Journal of
Entomology and Nematology

  • Abbreviation: J. Entomol. Nematol.
  • Language: English
  • ISSN: 2006-9855
  • DOI: 10.5897/JEN
  • Start Year: 2009
  • Published Articles: 139

Full Length Research Paper

Cannibalism and necrophagy in Spodoptera frugiperda and Spodoptera littoralis (Lepidoptera: Noctuidae)

Wedad Khafagi
  • Wedad Khafagi
  • Plant Protection Research Institute, Sabahia, Alexandria, Egypt.
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Esmat Hegazi
  • Esmat Hegazi
  • Biological Control Laboratory, Faculty of Agriculture, Alexandria University, Alexandria 22542, Egypt.
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Manal A. Attia
  • Manal A. Attia
  • Insecticide Bioassay Department, Central Agriculture Pesticide Laboratory (CAPL), Plant protection Station, Agricultural Research Center (ARC) 7, Nadi El-Said St., Dokki, Guiza, Egypt.
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Mervat A. Hasaneen
  • Mervat A. Hasaneen
  • Plant Protection Research Institute, Sabahia, Alexandria, Egypt.
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  •  Received: 21 May 2023
  •  Accepted: 17 July 2023
  •  Published: 31 July 2023


For many years it has been known that cannibalism is a natural phenomenon in insects and has been documented in many insect orders including Lepidoptera. The present study was conducted to determine cannibalistic behavior amongst same-age 2nd, 4th and 5th instar stages of larval Spodotera frugiperda (FAW), Spodotera littoralis (CLW) or when both are combined together under laboratory conditions. The FAW larvae had a higher predatory ability than CLW larvae. However, when both same stage of FAW and CLW are combined together, the survivability and predation ability of FAW larvae were higher than for CLW. Necrophagy in FAW became more frequent as the larvae developed from young to older larvae (L2 to L4 and L5, with mortality of 24.7, 42.7 and 52.6%, respectively. CLW larvae are rarely fed entirely on their fellow larvae. Mortality due to necrophagy in CLW was highly significant among the different stages. Mortality rate due to necrophagy amongst tested stages of the 2nd, 4th and 5th instars was 1.33, 14.7, and 12.1%, respectively. Rearing FAW and CLW in laboratory shows that larval cannibalism is necessary for FAW, but not for CLW. Also, the cannibalistic behavior consequently affected the adult yield in each group of tested larvae and was stage-dependent. The percentage of emerged moths was greatest amongst CLW larvae of tested stages where no larval cannibalism was observed. The adult’s yield of FAW was lower when reared alone and lowest when combined with CLW indicating that all CLW and some FAW larvae were cannibalized.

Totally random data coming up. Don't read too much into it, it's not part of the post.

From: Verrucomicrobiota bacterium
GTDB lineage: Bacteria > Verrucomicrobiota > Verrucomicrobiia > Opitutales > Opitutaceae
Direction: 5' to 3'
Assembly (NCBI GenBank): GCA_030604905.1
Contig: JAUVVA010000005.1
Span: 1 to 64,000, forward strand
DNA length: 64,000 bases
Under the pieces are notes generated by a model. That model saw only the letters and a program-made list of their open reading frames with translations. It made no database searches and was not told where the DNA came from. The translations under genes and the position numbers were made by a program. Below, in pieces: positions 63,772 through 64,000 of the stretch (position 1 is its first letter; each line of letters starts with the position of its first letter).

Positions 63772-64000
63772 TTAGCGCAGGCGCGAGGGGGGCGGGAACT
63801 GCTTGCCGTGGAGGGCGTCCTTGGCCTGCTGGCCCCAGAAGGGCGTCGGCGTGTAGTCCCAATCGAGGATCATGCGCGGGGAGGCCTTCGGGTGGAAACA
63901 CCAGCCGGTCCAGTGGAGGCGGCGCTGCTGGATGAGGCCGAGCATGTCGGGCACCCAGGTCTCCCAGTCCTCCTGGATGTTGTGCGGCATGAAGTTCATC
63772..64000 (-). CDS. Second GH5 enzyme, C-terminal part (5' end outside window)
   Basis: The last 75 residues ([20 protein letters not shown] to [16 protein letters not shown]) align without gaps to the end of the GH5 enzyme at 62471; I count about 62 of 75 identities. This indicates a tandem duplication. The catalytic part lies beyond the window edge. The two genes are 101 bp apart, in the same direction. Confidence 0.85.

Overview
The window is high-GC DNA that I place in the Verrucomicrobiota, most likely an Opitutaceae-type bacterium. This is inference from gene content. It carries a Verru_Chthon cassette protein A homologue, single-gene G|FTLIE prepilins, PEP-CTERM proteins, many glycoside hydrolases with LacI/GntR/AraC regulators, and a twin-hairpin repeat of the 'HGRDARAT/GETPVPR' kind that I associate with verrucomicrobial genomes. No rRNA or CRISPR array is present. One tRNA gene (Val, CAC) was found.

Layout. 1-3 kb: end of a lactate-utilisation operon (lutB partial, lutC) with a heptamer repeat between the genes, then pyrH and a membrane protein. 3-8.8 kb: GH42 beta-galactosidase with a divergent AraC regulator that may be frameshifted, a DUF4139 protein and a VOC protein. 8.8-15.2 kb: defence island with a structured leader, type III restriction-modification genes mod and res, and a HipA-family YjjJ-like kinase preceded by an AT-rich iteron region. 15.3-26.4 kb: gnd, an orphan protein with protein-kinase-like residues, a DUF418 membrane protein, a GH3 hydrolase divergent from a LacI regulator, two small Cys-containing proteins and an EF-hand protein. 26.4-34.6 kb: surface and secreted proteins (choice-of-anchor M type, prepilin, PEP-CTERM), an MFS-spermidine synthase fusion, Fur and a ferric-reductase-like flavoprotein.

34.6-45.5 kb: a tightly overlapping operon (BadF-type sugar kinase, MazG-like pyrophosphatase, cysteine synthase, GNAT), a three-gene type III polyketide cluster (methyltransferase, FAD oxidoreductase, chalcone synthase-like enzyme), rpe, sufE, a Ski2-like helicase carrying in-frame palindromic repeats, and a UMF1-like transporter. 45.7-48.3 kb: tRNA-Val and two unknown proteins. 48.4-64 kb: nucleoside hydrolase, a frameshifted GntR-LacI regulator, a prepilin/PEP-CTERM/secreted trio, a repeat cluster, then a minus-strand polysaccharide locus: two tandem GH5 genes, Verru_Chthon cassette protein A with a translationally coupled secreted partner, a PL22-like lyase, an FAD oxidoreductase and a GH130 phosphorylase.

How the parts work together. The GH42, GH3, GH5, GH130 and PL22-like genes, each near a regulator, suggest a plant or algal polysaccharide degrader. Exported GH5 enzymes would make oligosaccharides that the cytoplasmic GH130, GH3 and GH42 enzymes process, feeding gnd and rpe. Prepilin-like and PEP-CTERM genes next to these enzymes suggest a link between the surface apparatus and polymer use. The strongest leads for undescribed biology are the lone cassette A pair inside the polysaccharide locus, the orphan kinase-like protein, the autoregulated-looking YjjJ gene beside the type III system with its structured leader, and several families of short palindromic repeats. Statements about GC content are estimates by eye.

Key words: Cannibalistic behavior, fall armyworm, cotton leaf worm, larval survivorship, adult yield.